[SOFT] [C] AVRGCC: Monitoring Stack Usage

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Hi folks,

This is my first ever posting here - I hope it is useful!

A common problem is wanting to know how much stack space a program uses. This can reveal how much valuable RAM is can be used for static variables, or whether the stack is growing too large and corrupting program data.

With AVR gcc, two symbols are defined by the linker that can make this easy. These are _end and __stack which define the first free byte of SRAM after program variables, and the starting address of the stack, respectively.

The stack starts at __stack, which is conventionally the highest byte of SRAM, and grows towards zero; _end will be somewhere between zero and __stack. If the stack ever falls below _end, it has almost certainly corrupted program data.

The following C declarations gain access to these linker symbols:

extern uint8_t _end;
extern uint8_t __stack;

Taking the address of these symbols (e.g. &_end) gives the memory addresses that bound the stack. The following function therefore 'paints' the stack with a known value:

void StackPaint(void) __attribute__ ((naked)) __attribute__ ((section (".init1")));

void StackPaint(void)
{
#if 0
    uint8_t *p = &_end;

    while(p <= &__stack)
    {
        *p = STACK_CANARY;
        p++;
    }
#else
    __asm volatile ("    ldi r30,lo8(_end)\n"
                    "    ldi r31,hi8(_end)\n"
                    "    ldi r24,lo8(0xc5)\n" /* STACK_CANARY = 0xc5 */
                    "    ldi r25,hi8(__stack)\n"
                    "    rjmp .cmp\n"
                    ".loop:\n"
                    "    st Z+,r24\n"
                    ".cmp:\n"
                    "    cpi r30,lo8(__stack)\n"
                    "    cpc r31,r25\n"
                    "    brlo .loop\n"
                    "    breq .loop"::);
#endif
}

This is declared in such a way that AVR-libc will execute the assembly before the program has started running or configured the stack. It also runs at a point before some of the normal runtime setup, hence assembly should be used as C maynot be fully reliable (this is discussed in the AVR libc manual).

The function itself simply fills the stack with 0xc5, the idea being that stack usage will overwrite this with some other value, hence making stack usage detectable.

Finally the following function can be used to count how many bytes of stack have not been overwritten:

uint16_t StackCount(void)
{
    const uint8_t *p = &_end;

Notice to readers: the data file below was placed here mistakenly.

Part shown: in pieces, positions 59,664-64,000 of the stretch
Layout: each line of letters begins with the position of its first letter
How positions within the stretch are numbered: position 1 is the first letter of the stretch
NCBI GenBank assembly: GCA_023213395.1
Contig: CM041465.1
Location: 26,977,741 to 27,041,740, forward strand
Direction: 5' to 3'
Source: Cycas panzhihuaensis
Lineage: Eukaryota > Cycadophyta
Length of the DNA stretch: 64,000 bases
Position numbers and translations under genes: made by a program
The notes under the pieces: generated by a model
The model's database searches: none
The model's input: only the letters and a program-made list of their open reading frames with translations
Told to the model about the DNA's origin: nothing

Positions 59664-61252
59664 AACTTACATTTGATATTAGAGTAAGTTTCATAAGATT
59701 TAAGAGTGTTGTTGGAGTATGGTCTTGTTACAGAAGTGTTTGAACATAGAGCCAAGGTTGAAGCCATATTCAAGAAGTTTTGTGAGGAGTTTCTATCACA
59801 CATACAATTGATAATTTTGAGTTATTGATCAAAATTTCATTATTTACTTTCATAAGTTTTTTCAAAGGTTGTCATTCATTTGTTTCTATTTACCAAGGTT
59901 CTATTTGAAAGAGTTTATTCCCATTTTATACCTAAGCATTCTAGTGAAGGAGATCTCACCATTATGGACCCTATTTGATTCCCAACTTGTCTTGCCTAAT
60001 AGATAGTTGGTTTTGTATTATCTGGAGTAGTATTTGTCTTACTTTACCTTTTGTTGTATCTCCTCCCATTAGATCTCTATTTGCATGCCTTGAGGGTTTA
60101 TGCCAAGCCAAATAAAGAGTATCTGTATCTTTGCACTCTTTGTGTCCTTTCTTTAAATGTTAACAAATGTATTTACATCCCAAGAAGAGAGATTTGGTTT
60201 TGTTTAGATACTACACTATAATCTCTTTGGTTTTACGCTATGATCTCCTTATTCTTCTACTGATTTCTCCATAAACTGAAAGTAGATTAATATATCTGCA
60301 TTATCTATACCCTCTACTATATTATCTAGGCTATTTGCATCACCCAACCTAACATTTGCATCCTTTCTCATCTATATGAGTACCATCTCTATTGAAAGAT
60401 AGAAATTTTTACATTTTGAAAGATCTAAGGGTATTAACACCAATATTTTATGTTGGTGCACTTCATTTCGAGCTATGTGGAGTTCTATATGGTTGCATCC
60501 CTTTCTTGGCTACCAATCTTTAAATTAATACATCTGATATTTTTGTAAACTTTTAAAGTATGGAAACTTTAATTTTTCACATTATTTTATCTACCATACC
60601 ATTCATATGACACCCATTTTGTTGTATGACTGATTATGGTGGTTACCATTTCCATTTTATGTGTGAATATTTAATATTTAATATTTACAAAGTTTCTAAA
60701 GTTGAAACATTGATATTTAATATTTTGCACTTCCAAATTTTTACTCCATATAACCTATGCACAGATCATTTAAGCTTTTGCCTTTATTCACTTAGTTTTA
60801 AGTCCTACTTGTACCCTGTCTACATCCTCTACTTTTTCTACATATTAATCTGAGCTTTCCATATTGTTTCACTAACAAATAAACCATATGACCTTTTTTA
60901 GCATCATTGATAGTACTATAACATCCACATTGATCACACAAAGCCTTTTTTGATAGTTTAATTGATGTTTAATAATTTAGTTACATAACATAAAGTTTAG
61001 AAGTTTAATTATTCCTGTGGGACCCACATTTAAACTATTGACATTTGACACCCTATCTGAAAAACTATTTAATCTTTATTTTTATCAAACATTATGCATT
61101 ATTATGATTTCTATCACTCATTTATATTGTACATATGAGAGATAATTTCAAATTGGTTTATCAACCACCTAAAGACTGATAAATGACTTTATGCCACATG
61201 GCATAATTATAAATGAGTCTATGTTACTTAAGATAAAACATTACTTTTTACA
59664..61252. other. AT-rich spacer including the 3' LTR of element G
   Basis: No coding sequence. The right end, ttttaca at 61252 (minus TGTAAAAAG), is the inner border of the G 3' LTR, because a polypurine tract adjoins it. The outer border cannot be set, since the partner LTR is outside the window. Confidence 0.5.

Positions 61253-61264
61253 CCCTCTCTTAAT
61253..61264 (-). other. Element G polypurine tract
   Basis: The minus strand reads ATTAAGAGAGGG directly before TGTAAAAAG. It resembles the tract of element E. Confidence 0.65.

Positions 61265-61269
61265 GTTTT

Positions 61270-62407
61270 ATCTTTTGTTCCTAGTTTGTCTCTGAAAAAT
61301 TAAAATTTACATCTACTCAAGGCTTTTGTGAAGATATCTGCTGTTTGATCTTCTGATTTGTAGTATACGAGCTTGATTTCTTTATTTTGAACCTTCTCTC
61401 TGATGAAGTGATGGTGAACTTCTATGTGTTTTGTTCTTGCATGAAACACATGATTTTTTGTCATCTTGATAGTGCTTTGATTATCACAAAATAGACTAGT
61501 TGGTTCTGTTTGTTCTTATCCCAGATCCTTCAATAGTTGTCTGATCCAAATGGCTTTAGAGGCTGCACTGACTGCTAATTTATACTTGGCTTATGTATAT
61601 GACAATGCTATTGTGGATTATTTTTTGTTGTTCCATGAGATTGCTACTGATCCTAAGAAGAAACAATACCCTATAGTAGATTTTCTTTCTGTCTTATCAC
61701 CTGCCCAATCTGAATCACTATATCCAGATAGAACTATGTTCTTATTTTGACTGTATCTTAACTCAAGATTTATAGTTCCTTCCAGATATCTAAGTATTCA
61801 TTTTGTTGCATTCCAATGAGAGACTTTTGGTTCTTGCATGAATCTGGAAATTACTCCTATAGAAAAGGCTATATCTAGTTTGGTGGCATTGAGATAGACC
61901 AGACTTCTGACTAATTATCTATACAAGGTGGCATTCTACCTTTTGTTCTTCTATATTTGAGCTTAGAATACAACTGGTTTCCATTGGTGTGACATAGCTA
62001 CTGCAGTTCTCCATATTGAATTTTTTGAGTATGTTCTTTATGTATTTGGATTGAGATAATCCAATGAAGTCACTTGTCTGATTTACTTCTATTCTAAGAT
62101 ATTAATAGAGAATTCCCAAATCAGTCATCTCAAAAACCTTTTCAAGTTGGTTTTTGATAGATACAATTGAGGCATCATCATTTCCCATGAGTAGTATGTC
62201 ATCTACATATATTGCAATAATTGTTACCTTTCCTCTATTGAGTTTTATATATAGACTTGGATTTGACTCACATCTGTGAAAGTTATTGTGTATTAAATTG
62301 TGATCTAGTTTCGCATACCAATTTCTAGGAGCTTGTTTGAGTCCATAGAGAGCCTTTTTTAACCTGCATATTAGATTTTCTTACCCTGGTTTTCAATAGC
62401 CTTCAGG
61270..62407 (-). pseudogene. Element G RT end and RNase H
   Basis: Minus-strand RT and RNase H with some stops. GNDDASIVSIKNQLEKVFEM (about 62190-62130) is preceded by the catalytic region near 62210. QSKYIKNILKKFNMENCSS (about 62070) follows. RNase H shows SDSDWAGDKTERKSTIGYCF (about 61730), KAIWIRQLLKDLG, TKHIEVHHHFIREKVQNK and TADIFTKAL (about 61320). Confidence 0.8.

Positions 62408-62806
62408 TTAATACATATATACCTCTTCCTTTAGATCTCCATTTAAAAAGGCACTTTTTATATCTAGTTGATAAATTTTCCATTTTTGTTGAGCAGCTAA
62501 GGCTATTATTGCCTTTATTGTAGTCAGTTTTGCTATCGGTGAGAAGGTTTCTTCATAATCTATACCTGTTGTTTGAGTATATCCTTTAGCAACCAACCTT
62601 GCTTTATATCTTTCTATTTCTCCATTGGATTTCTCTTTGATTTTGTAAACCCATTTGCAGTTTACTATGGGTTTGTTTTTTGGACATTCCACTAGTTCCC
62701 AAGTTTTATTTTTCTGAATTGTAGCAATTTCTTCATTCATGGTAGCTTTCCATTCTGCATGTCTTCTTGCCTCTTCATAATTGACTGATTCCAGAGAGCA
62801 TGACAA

uint16_t       c = 0;

    while(*p == STACK_CANARY && p <= &__stack)
    {
        p++;
        c++;
    }

    return c;
}

This function can be called at any time to check how much stack space has never been over written. If it returns 0, you are probably in trouble as all the stack has been used, most likely destroying some program variables.

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Nice idea and clean implementation. Thanks for posting.

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Thanks for the kind comment :)

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Thanks for the great post.
I was interested in monitoring the stack size of a subset of functions in my application.
Is there anyway I can paint the stack only up to the current stack pointer?
So that I can paint it right before calling the function I want to monitor and then doing the count after calling the function.

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great idea, saved a copy in case I ever need it! :)

(hopefully you put it in the avrfreaks projects section too)

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The code may be really usefull as long no use is made from Malloc

pre malloc free stack: 3469 bytes
post malloc free stack: 0 bytes

printf_P(PSTR("pre malloc free stack: %u bytes\r\n"), StackCount());
	//
	// Allocate memory for the volume
	//
	Volume = malloc(sizeof(s_VOLUME));
	if (Volume != NULL)
	{
		printf_P(PSTR("post malloc free stack: %u bytes\r\n"), StackCount());

MY MICROCONTROLLER CAN BEAT THE HELL OUT OF YOUR MICROCONTROLLER /ATMEL

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Quite interesting!
But is it correct, that _end and __stack are uint8_t?
The bigger controllers have more than 256 bytes internal RAM.

Michael

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But he's not using what they contain (as they don't "contain" anything) but the addresses where they are pointing.

 

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Sweet! I will definately use this when trying to optimize. Every little bit helps. I mean I guess I could program asm style and be super efficient, but this could at least show me any gross C memory mismanagement. Thanks bro!

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Thanks for the post. Very useful!

-Brad

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MaxK wrote:
The code may be really usefull as long no use is made from Malloc

pre malloc free stack: 3469 bytes
post malloc free stack: 0 bytes

Yup - that is a short coming of the code. As illustrated in the AVR libc manual, the malloc arena starts at __bss_end: http://www.nongnu.org/avr-libc/user-manual/malloc.html

If you really need malloc, you could use the malloc tunables to setup the stack painting to avoid the malloc arena - probably not too difficult to do.

Regards,

Mike

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Could you please tell me what's going wrong?My stack usage is returning 5 bytes. I am using atmega169. I am filling my ram (0x100 to 0x4ff) with 0xaa value. Then I calculate my stack usuage. I have to find 3 consecutive occurrence of 0xaa values, so I can confirm that I reached the end of the stack. Is there any logical problem in finding 3 consecutive occurrence of 0xaa values in my implementation??Any help??